“It’s the same thing!” Harley screams, because there’s drama where her blood used to be, and Ivy laughs quietly and doesn’t rise to the bait.

“You know you just have to call,” she says instead, “any day, any night.”

Harley sniffs and wipes at her eyes until her make up’s smeared every which way, and Ivy reaches out and fixes it with the careful pads of her thumbs.

“It was never about the music anyway,” Harley pouts, and Ivy sighs and shakes her head, looking truly sad for the first time in as long as Harvey can remember.

“It was for me.”

They hug until dusk begins to fall and Harley takes off, hunting down the vestiges of her relationship, conspicuous in his absence.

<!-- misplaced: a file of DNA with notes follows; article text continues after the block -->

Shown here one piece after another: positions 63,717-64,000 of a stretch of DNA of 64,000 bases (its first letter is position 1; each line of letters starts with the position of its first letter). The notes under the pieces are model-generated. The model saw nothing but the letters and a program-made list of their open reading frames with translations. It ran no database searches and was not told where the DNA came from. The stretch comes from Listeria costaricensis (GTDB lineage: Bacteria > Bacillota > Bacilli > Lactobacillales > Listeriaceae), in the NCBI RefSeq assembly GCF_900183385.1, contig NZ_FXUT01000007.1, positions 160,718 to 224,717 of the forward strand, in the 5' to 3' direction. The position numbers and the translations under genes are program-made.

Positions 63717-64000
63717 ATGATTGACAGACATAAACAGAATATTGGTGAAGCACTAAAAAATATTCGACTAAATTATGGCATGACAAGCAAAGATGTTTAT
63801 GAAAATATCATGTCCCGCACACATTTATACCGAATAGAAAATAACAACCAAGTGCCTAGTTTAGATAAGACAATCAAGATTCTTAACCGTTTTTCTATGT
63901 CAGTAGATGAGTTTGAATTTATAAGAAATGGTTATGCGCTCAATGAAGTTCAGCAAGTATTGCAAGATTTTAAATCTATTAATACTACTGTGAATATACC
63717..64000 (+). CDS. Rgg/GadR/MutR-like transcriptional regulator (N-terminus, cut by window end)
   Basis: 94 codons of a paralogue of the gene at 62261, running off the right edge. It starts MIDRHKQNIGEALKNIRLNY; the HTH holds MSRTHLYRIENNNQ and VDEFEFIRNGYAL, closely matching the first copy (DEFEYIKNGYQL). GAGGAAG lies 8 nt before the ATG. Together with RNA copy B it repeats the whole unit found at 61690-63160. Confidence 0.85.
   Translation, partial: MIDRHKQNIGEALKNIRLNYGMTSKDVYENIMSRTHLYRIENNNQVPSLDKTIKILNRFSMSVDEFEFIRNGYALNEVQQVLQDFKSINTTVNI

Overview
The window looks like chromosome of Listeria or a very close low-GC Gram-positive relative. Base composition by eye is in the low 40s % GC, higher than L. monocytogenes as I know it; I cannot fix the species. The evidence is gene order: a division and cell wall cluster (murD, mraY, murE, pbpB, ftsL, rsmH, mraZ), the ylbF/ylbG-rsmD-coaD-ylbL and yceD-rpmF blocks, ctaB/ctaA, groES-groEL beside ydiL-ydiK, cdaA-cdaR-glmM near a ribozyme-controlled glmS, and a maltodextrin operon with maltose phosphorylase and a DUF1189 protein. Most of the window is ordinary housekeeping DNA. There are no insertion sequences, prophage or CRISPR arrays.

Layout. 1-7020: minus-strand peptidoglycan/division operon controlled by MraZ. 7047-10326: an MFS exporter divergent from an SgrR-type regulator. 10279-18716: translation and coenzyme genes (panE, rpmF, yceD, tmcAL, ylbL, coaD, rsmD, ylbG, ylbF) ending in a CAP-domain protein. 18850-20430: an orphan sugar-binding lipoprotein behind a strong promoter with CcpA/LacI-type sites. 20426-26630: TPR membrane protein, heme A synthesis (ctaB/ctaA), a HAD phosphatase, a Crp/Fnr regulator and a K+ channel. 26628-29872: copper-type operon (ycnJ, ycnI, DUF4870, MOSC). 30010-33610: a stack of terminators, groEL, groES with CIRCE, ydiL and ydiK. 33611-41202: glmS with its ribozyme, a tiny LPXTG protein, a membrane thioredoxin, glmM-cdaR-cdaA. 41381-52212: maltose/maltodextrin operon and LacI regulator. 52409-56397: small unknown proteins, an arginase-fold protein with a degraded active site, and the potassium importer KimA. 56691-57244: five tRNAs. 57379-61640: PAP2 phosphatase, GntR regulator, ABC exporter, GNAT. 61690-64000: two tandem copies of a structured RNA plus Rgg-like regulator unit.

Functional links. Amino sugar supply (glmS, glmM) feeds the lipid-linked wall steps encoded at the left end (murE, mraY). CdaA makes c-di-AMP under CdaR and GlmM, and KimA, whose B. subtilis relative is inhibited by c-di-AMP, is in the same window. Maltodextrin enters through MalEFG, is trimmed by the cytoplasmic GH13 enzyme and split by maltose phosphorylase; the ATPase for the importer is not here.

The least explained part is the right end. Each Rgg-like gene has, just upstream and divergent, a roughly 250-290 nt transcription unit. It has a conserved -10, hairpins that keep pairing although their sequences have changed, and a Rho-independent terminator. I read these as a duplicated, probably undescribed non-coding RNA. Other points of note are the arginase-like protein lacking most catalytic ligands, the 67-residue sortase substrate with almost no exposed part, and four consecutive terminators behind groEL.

Ivy tilts her head back to bask in the last rays of the setting sun and looks like poetry in motion.


They share a room outside Tucson, and end up sat by the pool after the air-con packs in, Harvey cursing out the heat and motels and Arizona in general, and Ivy flicking bored nails against his side until he hisses and shuts up.

“I’m glad you came,” she says, when the hour’s gone from late to early, and she’s always been brutally honest but this isn’t the same.

“Me too,” he says, and means it more than he’s maybe meant a lot of things in a long time.

He can feel the coin weighing heavy in his pocket; thinks fuck it and kisses her anyway.

“This might just be your dumbest move yet,” she says against his lips, but she kisses him back all the same.

When they pull apart for breath, Harvey grins into the space between them, says “Let’s make some great fucking music,” and when she laughs it’s the best sound he’s heard in years.